Step 2: Creating the Guiding Coalition
Assemble a group with enough power to lead the change effort, and encourage the group to work as a team. 

This is where your governance structure comes into play. Changing the organization's DNA to be more customer-centric is not a project for one person to undertake; this is an organization-wide effort. As such, the governance structure is critical to the foundation of any customer experience effort. Without the core team, the steering committee with both executive sponsors and cross-functional champions, the customer focus won't go far.

Step 3: Developing a Change Vision
Create a vision to help direct the change effort, and develop strategies for achieving that vision. 

Develop a customer experience vision that will be inspirational and aspirational; it will outline what you see as the future state of the customer experience. It will briefly describe the experience you plan to deliver. And it will serve as a guide to help develop your strategy and choose future courses of action.

Step 4: Communicating the Vision for Buy-In
Make sure as many as possible understand and accept the vision and the strategy. 

Communication - early, often, and ongoing - is a critical tool to gain buy-in and to ensure success for any customer experience effort. There are many different ways to ensure that you communicate the vision and to make sure that everyone has a clear line of sight to what needs to be done; one of my favorite is the journey map.

Step 5: Empowering Broad-Based Action
Remove obstacles to change, change systems or structures that seriously undermine the vision, and encourage risk-taking and nontraditional ideas, activities, and actions.

Are your employees unencumbered and empowered to do what's right for your customers?

Step 6: Generating Short-Term Wins
Plan for achievements that can easily be made visible, follow-through with those achievements and recognize and reward employees who were involved.

We know that winning over executives (and others) and getting their buy-in often requires the use of skunkworks projects that demonstrate those short-term wins. These projects are used to build the business case, which is often built upon quick wins to show not only what can be done but also your commitment and persistence to achieving some outcome. As change is implemented, further quick wins may be required. And I couldn't agree more with recognizing and rewarding employees for successes, not just during this quick wins phase but always.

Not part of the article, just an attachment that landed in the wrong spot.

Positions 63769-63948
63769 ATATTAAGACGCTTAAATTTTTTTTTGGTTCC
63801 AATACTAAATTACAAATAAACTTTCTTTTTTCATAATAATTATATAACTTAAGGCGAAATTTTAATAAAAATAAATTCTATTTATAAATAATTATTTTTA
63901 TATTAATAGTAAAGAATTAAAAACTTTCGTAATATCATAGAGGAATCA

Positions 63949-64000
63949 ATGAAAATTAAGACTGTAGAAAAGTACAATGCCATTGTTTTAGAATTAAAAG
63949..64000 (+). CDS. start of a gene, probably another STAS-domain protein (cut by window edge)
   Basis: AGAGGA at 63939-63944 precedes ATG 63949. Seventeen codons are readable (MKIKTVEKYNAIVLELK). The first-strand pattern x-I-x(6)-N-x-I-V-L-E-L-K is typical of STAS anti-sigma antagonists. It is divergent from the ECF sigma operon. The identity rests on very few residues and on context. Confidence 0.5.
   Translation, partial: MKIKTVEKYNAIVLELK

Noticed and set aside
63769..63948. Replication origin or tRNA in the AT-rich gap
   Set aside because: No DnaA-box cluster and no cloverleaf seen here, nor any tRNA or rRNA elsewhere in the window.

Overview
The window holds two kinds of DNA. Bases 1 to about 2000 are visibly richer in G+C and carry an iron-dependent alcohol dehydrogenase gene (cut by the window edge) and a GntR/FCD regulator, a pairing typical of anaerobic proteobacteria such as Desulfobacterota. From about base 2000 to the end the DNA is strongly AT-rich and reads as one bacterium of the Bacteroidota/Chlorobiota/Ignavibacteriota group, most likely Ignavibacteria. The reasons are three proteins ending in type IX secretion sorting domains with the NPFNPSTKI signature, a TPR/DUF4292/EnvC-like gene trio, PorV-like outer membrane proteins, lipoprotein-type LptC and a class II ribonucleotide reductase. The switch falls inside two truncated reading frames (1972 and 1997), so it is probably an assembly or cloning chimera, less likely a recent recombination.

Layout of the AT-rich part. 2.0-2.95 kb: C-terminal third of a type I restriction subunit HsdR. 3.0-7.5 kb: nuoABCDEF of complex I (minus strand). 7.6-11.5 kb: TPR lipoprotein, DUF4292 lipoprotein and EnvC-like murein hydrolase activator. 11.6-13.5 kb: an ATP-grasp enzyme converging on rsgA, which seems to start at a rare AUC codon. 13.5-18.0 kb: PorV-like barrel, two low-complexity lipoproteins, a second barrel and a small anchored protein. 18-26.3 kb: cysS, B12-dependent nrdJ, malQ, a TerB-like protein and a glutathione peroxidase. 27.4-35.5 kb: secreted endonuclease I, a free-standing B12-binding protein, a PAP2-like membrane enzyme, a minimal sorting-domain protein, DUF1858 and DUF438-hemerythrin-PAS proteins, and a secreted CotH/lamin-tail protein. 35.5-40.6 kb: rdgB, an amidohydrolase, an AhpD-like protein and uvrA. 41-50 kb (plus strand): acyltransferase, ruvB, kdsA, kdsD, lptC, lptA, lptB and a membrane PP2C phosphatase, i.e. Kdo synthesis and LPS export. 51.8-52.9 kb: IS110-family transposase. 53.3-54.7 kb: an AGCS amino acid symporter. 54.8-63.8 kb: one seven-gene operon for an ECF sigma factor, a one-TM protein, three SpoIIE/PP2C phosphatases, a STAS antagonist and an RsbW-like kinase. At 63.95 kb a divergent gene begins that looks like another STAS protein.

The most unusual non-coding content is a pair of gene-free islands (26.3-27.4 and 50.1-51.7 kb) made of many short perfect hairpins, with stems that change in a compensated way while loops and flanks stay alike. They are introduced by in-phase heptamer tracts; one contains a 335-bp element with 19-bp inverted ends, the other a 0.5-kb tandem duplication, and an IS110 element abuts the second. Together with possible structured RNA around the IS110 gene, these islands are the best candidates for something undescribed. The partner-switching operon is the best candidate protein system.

Step 7: Never Letting Up
Use increased credibility to change systems, structures, and policies that don't fit the vision, also hire, promote, and develop employees who can implement the vision, and finally reinvigorate the process with new projects, themes, and change agents. 

I have mentioned before that the customer experience is a journey. So are organizational change efforts, as part of that journey. They go hand in hand.

Step 8: Incorporating Changes into the Culture
Articulate the connections between the new behaviors and organizational success, and develop the means to ensure leadership development and succession. 

In order to implement and to sustain the changes you'll make in order to shift to a customer-centric, customer-focused organization, the values, the purpose, and the vision must be ingrained into the DNA of the organization. That requires that policies, processes, language, hiring, training, and all other efforts and decisions the organization makes must be based on what's best for the customer. That customer focus becomes an organizational discipline, not a department. Everyone's job ultimately contributes to the customer experience; make sure there is a clear line of sight. And continue to reiterate that.

How well does your organization do in adhering to these steps when implementing change? Which of these are a challenge that you must still overcome?

If nothing ever changed, there would be no butterflies. -Unknown


Friday, August 22, 2014

What Role Does Intuition Play in Customer Experience?

Image courtesy of Ian Muttoo
I originally wrote this post as a two-part series for InsideCXM in February 2014.

A couple months ago, I wrote a post called The 15 Senses of a Great Customer Experience. The last of the 15 senses that I wrote about was the sixth sense: It doesn't hurt to be able to perceive those things that are not seen or immediately apparent. That intuition is something that will allow you to delight your customers.